What I have just said implies at least two important things about trust. First, trust is a basic need in your marriage. Being able to depend on each other to respect your deepest feelings and needs builds security and gives comfort. When this is not true good communication is absent and there is a sense of anxiety and loneliness in the marriage. When your word cannot be relied on in ordinary, everyday transactions the foundation of trust is eroded and a deeper problem is often lurking just under the surface: If I can’t trust you in the small things, how can I trust you with my heart? Trust is basic to your marriage.
Another idea I want you to consider is that trust is learned. There is a real sense in which most of us didn’t really know our mate when we first married. Perhaps we had developed a certain level of trust strong enough to take a big chance on marriage. But, if our marriage has grown the way it should, we have had to continue developing trust in our spouse .The biggest issue for couples in this area, I think, is whether you believe your spouse is really trying to be unselfish and to look out for your best interest. If that trust is there you can continue to grow through mistakes by forgiving each other and address the areas where you need to grow. As you mature together in your love you will find that you have learned more and more how to trust each other.
Not all people enter into the venture of marriage with the same ability to trust and this can be a problem in making the marriage work. Why is this and what do you need to do if you are in this situation? We’ll look at this in the next blog.
It’s a wonderful thing to be in a marriage where you trust your partner. Such trust builds security and hope, diminishes anxiety and fear and makes the challenges of family life much easier to deal with.
In my previous blogs I have dealt with the importance of trust and many situations which present us with the opportunity to build trust with each other. In this blog I want to be very direct in my approach and give you some advice which will be pointed and explicit on how to build trust in your marriage.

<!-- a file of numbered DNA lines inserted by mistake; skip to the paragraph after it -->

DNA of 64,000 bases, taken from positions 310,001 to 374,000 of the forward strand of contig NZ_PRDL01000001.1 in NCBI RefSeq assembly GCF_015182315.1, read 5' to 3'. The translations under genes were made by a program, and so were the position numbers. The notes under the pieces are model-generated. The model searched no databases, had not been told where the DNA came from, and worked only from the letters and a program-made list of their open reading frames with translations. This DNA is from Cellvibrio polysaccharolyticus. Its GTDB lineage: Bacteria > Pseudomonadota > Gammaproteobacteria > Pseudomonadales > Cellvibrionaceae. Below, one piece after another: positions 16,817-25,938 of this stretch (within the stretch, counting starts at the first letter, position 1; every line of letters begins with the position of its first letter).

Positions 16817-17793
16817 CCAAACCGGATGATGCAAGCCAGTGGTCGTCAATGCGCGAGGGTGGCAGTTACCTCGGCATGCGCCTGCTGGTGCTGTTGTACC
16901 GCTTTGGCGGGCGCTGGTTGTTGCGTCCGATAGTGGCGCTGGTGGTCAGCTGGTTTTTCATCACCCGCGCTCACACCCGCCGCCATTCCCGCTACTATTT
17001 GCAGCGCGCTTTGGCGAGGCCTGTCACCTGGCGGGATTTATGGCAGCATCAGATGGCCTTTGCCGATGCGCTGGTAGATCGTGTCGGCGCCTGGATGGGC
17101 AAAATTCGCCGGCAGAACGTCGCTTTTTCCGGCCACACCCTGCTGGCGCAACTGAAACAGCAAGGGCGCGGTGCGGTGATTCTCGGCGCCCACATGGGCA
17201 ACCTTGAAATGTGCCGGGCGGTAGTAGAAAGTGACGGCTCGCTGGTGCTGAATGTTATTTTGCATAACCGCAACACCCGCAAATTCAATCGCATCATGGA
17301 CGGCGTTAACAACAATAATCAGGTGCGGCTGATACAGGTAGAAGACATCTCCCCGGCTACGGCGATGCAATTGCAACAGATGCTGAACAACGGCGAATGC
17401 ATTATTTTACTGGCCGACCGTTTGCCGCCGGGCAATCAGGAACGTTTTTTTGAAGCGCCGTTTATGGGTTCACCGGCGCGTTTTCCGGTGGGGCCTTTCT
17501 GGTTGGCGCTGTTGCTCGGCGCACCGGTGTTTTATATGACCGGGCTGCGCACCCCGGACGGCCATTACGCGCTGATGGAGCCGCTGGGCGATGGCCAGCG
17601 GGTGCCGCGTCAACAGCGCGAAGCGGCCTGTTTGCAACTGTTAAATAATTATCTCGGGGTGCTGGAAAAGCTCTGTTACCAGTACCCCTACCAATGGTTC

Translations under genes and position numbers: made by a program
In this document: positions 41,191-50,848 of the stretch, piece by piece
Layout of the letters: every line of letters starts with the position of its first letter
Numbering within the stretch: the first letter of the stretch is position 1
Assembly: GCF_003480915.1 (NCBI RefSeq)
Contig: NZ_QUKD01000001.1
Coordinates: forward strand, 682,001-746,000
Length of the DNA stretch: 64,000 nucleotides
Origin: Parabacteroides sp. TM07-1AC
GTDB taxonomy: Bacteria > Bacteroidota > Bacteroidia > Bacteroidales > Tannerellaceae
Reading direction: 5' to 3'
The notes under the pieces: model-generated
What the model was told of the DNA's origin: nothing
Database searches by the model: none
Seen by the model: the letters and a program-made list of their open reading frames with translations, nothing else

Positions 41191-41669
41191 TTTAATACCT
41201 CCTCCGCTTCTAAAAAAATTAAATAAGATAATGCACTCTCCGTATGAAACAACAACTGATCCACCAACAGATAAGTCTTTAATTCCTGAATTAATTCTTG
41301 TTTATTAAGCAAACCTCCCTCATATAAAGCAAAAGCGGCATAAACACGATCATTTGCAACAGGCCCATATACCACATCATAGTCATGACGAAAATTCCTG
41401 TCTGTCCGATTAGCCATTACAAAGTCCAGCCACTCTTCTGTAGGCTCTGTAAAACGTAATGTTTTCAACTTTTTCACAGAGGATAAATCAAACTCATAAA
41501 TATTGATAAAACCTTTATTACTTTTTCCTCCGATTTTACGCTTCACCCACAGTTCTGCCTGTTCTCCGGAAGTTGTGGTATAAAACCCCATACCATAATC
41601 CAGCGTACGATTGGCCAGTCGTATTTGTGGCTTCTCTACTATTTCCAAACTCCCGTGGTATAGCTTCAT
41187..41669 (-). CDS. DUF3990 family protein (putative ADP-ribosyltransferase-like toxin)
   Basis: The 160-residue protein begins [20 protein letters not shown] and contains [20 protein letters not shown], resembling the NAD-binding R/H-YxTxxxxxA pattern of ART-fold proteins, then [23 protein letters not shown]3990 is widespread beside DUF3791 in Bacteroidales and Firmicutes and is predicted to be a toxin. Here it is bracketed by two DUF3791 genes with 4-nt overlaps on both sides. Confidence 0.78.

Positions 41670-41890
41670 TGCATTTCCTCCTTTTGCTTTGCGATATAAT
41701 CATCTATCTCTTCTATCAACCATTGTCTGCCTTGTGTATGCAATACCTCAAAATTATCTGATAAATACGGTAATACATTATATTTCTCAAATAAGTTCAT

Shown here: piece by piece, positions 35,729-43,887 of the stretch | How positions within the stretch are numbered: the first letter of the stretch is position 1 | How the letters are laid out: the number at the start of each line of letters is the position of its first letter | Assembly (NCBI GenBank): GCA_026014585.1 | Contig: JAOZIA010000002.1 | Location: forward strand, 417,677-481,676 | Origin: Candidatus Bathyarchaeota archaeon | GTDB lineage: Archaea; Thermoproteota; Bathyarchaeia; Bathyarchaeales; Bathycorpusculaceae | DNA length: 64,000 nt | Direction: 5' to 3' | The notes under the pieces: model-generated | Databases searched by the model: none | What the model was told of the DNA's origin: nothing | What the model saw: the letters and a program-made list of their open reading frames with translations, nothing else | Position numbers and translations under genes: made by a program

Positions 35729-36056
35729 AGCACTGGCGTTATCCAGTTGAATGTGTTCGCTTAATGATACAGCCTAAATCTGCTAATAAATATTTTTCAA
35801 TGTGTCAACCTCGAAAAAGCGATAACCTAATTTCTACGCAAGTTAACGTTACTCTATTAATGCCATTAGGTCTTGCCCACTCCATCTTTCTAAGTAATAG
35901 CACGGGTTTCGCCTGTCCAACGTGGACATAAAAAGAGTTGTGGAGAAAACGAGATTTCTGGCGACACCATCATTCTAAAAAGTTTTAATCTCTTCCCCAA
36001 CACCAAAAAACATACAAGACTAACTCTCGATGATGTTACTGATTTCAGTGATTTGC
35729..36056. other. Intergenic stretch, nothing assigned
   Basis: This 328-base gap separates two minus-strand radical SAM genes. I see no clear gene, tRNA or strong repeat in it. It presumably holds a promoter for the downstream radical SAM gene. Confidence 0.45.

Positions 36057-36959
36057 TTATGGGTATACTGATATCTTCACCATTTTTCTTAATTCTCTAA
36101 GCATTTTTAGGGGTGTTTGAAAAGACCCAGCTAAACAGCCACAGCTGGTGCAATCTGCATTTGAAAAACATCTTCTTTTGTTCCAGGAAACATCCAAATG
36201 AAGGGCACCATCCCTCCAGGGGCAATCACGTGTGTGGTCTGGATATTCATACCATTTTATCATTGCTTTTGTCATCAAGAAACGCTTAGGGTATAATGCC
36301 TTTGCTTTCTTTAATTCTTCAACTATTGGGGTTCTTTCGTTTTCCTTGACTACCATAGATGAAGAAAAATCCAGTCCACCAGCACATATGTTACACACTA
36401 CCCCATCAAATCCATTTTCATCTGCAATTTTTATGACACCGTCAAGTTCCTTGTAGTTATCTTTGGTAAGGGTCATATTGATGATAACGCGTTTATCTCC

Make it easy for your spouse to tell the truth. If you think I’m saying that we can do something to help our spouse be truthful with us you are correct. Influence is the key issue here. You cannot make your husband/wife be honest with you but you can create an environment which can make it easier to be honest.
Think about this for a moment. Has there been someone in your life with whom you have felt safe to be yourself? What is it about that person that allowed you to be truthful about what you felt or where you had goofed up?
If you have been fortunate enough to have that person in your life I would say they offered you these things: a non-judgmental attitude, unconditional acceptance, understanding and a listening ear. These qualities create an environment which makes it easier for us to be truthful.
Pay attention to the things you need to do and things you need to avoid to make honesty an integral part of your marriage. Obviously, there are actions, attitudes or habits you will want to eradicate if you want to build a positive environment for truthfulness.
First, drop the critical attitude. Allow for human error and recognize that you are mistake oriented, too. Quit seeking perfection in your spouse until you have achieved that lofty goal for yourself.
Second, be generous with grace and mercy. Make allowances for personality differences and areas of weakness in your spouse.
Third, be quick to encourage and praise. Look for strengths and encourage your spouse’s efforts to improve. Few things help the marriage more than an attitude that is positive and looks for opportunity to encourage your spouse.
Fourth, listen with your heart as well as your ears. Listening is hard work. If you work hard and intelligently at it you will be rewarded with a deepened relationship which will grow in understanding and trust.
Do you realize your parenting affects the trust factor in your marriage?